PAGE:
Shoulder impingement syndrome may not be life-threatening, but it can be both debilitating and excruciatingly painful to live with. Fortunately, most cases of shoulder impingement can be resolved using conservative, non-invasive medical treatments. However, people with severely impinged shoulders may need to undergo shoulder surgery to alleviate the pain and restore the affected shoulder's range of motion.
A wide variety of techniques can be used to repair a shoulder damaged by impingement syndrome, and most are minimally-invasive procedures that tend to heal quickly. However, it can be difficult to restore your shoulder to its previous strength and mobility after surgery, at least without professional help. Physiotherapy, performed under the care and guidance of an accredited general physiotherapist, can be a great way to promote healing and restore functionality in shoulders that have undergone recent surgery.
Why is physiotherapy necessary after shoulder impingement surgery?
When you raise your arm over your head, some of the muscles, nerves and other soft tissues in your shoulder become sandwiched in a space between two of the bones of your shoulder. This gap is known as the subacromial space, and is naturally present in every person's shoulders. If this space is too small for the soft tissues that enter it, these tissues will become pinched between the rigid bones; this causes the characteristic shoulder pain and stiffness of shoulder impingement syndrome.
A small subacromial space can be caused by your genetics, previous injuries and other factors. If the subacromial space is particularly small, conservative treatments for shoulder impingement may not be effective and surgical enlargement of the subacromial space may be necessary.
To enlarge the subacromial space, your surgeon(s) may need to remove significant amounts of excess bone and/or scar tissue that have caused the space to narrow. They may also need to repair damage to the muscles and tendons caused by the impingement. It is also important to avoid strenuous activity and exercising your impinged shoulder, both before and after your surgery. As you can imagine, this combination of factors can cause your affected shoulder to lose a lot of strength and mobility before, during and after surgery.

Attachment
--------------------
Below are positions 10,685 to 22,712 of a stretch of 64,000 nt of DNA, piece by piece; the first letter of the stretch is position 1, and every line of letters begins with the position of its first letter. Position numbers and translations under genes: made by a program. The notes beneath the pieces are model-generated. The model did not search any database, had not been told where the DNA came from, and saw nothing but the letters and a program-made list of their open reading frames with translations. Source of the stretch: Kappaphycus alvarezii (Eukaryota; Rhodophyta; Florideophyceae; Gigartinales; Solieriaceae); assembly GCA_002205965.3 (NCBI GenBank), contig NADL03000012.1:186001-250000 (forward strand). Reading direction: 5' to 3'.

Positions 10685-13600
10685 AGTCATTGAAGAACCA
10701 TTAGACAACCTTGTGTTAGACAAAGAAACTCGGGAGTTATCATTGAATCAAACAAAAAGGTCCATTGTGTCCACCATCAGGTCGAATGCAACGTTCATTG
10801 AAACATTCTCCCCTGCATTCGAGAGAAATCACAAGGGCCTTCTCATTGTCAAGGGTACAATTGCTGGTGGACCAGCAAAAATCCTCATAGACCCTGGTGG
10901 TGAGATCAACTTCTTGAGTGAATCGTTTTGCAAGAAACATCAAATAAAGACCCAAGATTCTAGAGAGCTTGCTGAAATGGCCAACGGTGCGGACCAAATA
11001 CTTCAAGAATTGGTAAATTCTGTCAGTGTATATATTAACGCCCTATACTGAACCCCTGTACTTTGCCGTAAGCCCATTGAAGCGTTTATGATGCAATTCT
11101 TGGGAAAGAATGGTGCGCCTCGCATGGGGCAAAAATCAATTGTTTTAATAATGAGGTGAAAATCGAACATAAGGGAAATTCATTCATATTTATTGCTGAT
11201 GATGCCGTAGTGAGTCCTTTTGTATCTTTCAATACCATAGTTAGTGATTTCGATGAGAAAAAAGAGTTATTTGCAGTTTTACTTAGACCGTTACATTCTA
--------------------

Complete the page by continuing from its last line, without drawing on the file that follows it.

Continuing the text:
How can physiotherapy help restore my shoulder after impingement surgery?
Most shoulder impingement surgery specialists recommend physiotherapy after surgical intervention, and you should make an appointment with a reputable general physiotherapist immediately after your surgery. You may also be referred to a suitable physio by your doctor or surgeon.
Your physiotherapist will first examine the post-surgical state of your shoulder, taking into account the type(s) of surgery you had and any pre-existing medical conditions you may suffer from. They will also show you how to safely use any slings, casts or other medical supports you may be using.
Once your physio has evaluated your condition, they will create a personalised rehabilitation plan designed to restore the maximum amount of strength and mobility to your affected shoulder. Passive range-of-motion exercises and other low-intensity exercises can be started just a few days after surgery, and will help to promote blood flow and prevent scar tissue forming in the shoulder. Once your shoulder has healed, you can move on to more strenuous exercises.
Your physiotherapist can also offer additional treatments to promote healing and reduce any post-surgical pain you experience. Deep tissue massage, pain medications, ultrasound therapy and other useful adjunct therapies can all be provided by your physiotherapist if necessary.
For more information, reach out to a general physiotherapy clinic in your area today.Share